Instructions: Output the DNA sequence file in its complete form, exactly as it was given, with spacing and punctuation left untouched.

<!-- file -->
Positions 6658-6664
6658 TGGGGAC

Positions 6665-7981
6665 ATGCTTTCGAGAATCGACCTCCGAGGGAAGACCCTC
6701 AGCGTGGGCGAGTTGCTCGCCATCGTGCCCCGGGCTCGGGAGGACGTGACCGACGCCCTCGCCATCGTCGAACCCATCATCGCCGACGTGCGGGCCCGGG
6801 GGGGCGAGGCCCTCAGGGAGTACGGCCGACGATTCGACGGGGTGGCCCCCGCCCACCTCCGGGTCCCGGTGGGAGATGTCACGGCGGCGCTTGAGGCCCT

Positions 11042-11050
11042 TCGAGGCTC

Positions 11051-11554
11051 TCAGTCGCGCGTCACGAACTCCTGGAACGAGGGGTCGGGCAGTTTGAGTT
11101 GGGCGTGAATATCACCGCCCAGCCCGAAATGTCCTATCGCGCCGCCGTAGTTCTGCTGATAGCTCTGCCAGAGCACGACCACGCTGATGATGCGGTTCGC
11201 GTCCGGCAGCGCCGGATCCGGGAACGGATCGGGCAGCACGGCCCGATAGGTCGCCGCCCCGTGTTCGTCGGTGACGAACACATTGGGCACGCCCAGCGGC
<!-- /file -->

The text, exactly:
Positions 6658-6664
6658 TGGGGAC

Positions 6665-7981
6665 ATGCTTTCGAGAATCGACCTCCGAGGGAAGACCCTC
6701 AGCGTGGGCGAGTTGCTCGCCATCGTGCCCCGGGCTCGGGAGGACGTGACCGACGCCCTCGCCATCGTCGAACCCATCATCGCCGACGTGCGGGCCCGGG
6801 GGGGCGAGGCCCTCAGGGAGTACGGCCGACGATTCGACGGGGTGGCCCCCGCCCACCTCCGGGTCCCGGTGGGAGATGTCACGGCGGCGCTTGAGGCCCT

Positions 11042-11050
11042 TCGAGGCTC

Positions 11051-11554
11051 TCAGTCGCGCGTCACGAACTCCTGGAACGAGGGGTCGGGCAGTTTGAGTT
11101 GGGCGTGAATATCACCGCCCAGCCCGAAATGTCCTATCGCGCCGCCGTAGTTCTGCTGATAGCTCTGCCAGAGCACGACCACGCTGATGATGCGGTTCGC
11201 GTCCGGCAGCGCCGGATCCGGGAACGGATCGGGCAGCACGGCCCGATAGGTCGCCGCCCCGTGTTCGTCGGTGACGAACACATTGGGCACGCCCAGCGGC